ATLANTA -- When the St. Louis Rams walked into the team hotel Monday, many players captured the moment, training their camcorders on the horde of media watching them.
There's a definite sight-seeing element to the NFC champions' first trip to the Super Bowl in 20 years -- even for the few players who have taken in the spectacle before.
"The last Super Bowl I was in, I didn't do anything," said linebacker Todd Collins, who played in Super Bowl 31 with the New England Patriots. "I told myself if I ever got the chance to go to another Super Bowl, I'd have one (camcorder)."
Collins gave teammates the idea when he stood on the top of his locker stall and shot the post-game celebration scene after Sunday's 11-6 victory over the Tampa Bay Buccaneers. It set up a rematch with the AFC champion Tennessee Titans, who handed the Rams their first loss of the season Oct. 31.
"I think about 20 players have them here," Collins said. "A bunch of players went out and bought them last night."
Of course, the Rams also have captured the nation's attention with their rapid rise to prominence. Defensive end Kevin Carter said the team is filled with feel-good stories.
"There's all the makings of a TV movie," Carter said. "We don't have a bunch of guys who were maybe beating their wives or selling drugs, we've got a lot of good guys on this team."
The Rams arrived at their team hotel late Monday afternoon after lifting weights and running at Rams Park earlier in the day. They were still having a bit of trouble adjusting to their rise to prominence, considering that last year they were 4-12. And they entered the season with the NFL's worst record of the 1990s at 45-99.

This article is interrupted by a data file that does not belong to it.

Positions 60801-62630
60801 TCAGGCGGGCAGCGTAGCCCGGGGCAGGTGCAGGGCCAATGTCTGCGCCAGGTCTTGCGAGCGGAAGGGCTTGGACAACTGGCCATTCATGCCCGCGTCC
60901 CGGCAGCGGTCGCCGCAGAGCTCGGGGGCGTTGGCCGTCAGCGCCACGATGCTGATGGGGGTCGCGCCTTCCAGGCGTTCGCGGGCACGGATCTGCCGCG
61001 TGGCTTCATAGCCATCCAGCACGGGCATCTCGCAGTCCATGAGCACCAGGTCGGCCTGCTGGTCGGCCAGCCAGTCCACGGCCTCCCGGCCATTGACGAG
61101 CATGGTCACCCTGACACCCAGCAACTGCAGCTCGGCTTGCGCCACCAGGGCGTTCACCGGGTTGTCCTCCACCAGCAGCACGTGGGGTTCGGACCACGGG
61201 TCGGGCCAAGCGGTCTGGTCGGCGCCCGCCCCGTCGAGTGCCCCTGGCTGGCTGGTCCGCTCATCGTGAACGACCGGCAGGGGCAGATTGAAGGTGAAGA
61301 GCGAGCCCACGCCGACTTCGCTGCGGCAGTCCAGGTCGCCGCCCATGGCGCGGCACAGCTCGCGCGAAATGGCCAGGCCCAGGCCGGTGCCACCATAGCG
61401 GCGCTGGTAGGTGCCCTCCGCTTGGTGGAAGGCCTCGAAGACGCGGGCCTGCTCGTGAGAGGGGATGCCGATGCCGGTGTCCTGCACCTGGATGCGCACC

"If a psychic would have told me we were going to the Super Bowl, I would have asked for my money back," safety Keith Lyle said.
Defensive tackle D'Marco Farr was the last player still in uniform after the game because he wanted to make the moment last.
"When that last pass went out the back of the end zone, I couldn't breathe," Farr said. "Is this real? Am I in my hotel right now, dreaming this?"
In keeping with the mood, nobody was about to criticize the team's conservative play-calling in the championship game. Kurt Warner never got to air out the ball, was intercepted three times, and Faulk was held to 49 total yards.
Warner said it was a simple matter of not executing.
"I felt if we'd have made some plays that were there to be made, the game would have been completely different and we probably wouldn't be talking about this," Warner said. "We could have scored a couple more touchdowns and maybe put the thing out of reach, but I've got to give Tampa Bay credit for the scheme."
Faulk added: "It's not my call. I go out there and I play. Plays are called, and we go out and run them, that's it."